Sports field lighting fundamentals
Sports field lights are designed to project controlled beams of light onto the playing area of an aerial sports ground such as a baseball, soccer, football, cricket, or hockey field. Sports field lighting is served by direct distribution floodlights which can be aimed with a substantial degree of accuracy to provide optimum lighting over a large area. Lighting design for ball fields is extremely challenging since the multi-directional aerial sports are played over an expansive area and involve the critical viewing of a fast moving target (football, baseball, or a puck). A baseball field, which consists of an infield and outfield, covers an area of approximately three acres. An American football playing field is 91.80 meters long and 48.75 meters wide. A soccer field has a width of 59 to 69 meters and a length of 100 to 110 meters. Cricket is played on an oval or circular shaped field in size from about 80 to 150 meters across. The ball may travel at speeds over 219 km/hr (baseball) and is in the air at least part of the time. An appropriate luminous environment is critical to the visibility of the playing target for players, spectators, referees, and in some occasions broadcast cameras.
Sports field or ball field lighting in general refers to IES Class II, III or IV lighting that is provided for facilities with a maximum spectator capacity of 5,000. Class I plays are held in stadiums or ballparks that accommodate 5,000 or more spectators. While a correlation exists between the class of play and illumination criteria, adequate lighting for safe and effective participation in outdoor field sports is universally essential. To ensure good visual performance for all participants, both quantitative and qualitative factors of illumination should be addressed.
Sports lighting design is more than the planning of stipulated illuminance levels given by normative guidelines. The quality of lighting plays a decisive role in this process. Many qualitative factors of illumination come into play. Control of obtrusive light (light trespass, sky glow, and high angle brightness), flicker-free lighting, adequate color rendering, proper color contrast and modelling are only minimal conditions for good sports field lighting.
The most challenging part of sports field lighting design is to meet the stringent requirement on uniformity of lighting, which is defined by factors such as uniformity ratio (UR, maximum to minimum illuminance ratio), coefficient of variation (CV), and uniformity gradient (UG). In high-speed ports, poor uniformity of lighting can affect visual perception of the playing target both in position and speed. In addition to uniform horizontal illumination at ground level, multi-directional aerial sports demand critical vertical illuminance over the height of the entire playing area.
Sports Field Lights
The required quantity and quality of illuminance vary depend on the type of aerial sports and the class of play. Class II, III and IV baseball plays require infield and outfield horizontal illuminances of 1000 lux (100 fc) and 700 lux (700 fc), 500 lux (50 fc) and 300 lux (30 fc), 300 lux (30 fc) and 200 lux (20 fc), respectively; maximum infield and outfield CVs of 0.10 and 0.17, 0.17 and 0.20, 0.21 and 0.24, respectively, and maximum infield and outfield URs of 1.5:1 and 2:1, 2:1 and 2.5:1, 2.5:1 and 3:1, respectively. Class II, III and IV soccer games require a horizontal illuminance of 500 lux (50 fc), 300 lux (30 fc), and 200 lux (20 fc), respectively; a maximum CV of 0.21, 0.25, and 0.30, respectively; and a maximum UR of 2:1, 2.5:1, and 3:1, respectively. Class II, III and IV American football competitions require a horizontal illuminance of 500 lux (50 fc), 300 lux (30 fc), and 200 lux (20 fc), respectively; a maximum CV of 0.17, 0.21, and 0.25, respectively; and a maximum UR of 2:1, 2.5:1, and 3:1, respectively.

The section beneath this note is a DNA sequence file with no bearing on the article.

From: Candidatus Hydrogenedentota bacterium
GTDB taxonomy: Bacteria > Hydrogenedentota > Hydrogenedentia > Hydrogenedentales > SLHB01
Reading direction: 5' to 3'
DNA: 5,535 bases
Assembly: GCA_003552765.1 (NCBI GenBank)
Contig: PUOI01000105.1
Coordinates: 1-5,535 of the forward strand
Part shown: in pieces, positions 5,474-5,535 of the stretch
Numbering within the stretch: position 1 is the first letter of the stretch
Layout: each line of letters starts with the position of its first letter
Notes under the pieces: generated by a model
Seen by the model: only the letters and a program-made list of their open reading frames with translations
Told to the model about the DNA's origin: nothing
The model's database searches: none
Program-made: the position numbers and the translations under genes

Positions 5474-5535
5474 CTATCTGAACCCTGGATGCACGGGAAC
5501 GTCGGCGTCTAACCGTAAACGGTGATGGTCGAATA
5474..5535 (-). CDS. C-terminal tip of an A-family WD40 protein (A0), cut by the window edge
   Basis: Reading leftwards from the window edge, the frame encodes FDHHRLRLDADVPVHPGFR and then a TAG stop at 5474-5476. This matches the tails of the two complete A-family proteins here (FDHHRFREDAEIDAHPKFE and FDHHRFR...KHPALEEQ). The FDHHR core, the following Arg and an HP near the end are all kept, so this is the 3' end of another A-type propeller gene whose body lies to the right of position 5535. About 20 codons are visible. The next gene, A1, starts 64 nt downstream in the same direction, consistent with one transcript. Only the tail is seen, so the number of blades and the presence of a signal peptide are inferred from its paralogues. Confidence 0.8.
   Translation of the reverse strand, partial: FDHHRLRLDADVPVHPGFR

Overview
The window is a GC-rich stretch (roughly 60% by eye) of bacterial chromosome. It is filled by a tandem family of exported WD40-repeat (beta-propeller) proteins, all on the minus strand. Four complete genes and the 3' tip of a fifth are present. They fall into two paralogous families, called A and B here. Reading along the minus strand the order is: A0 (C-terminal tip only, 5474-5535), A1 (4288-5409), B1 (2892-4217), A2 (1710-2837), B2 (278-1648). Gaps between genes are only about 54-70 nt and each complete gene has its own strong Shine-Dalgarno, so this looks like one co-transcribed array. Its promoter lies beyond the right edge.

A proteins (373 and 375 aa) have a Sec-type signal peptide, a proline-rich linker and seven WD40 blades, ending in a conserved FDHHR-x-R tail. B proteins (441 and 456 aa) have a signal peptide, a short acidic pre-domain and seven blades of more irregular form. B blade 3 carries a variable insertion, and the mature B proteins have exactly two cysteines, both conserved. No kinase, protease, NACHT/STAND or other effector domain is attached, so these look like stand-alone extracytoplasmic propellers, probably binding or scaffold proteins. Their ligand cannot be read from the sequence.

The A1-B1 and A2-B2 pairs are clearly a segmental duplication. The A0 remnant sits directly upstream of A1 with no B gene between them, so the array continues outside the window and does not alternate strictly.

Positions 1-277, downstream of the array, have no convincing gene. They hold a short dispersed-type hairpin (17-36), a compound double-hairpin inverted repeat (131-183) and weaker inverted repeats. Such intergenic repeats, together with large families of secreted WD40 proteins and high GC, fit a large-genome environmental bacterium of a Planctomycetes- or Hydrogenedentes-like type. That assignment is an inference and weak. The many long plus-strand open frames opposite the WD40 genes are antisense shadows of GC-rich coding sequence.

As the world grapples with the aggressive energy code enforcement these lighting requirements become increasingly overwhelming to traditional sports lighting systems which commonly use 1000W or 1500W metal halide lamps to deliver large field illumination. While these high intensity discharge (HID) lamps have a light source efficacy of approximately 100 lumens per watt, their omni-directional emission and bulky form factors impedes efficient light extraction and uniform light distribution. The low lighting application efficiency (LAE) translates to a significant energy waste. The poor uniformity of illumination has to be compensated by installing more luminaires, which in turn increases equipment and operating costs.
Embrace the technology revolution
The sports lighting industry has been undergoing a seismic transformation fueled by the breathtaking progress in LED lighting. The advent of semiconductor light sources has a profound effect on driving down energy usage and pushes the boundaries of lighting performance, which is of critical significance for sports field lighting. The luminous efficacy of phosphor-converted LEDs has surpassed that of conventional light sources and continues to advance toward the practical limit of 255 lm/W. Efficiency improvements of LED lighting do not stay only at the source level.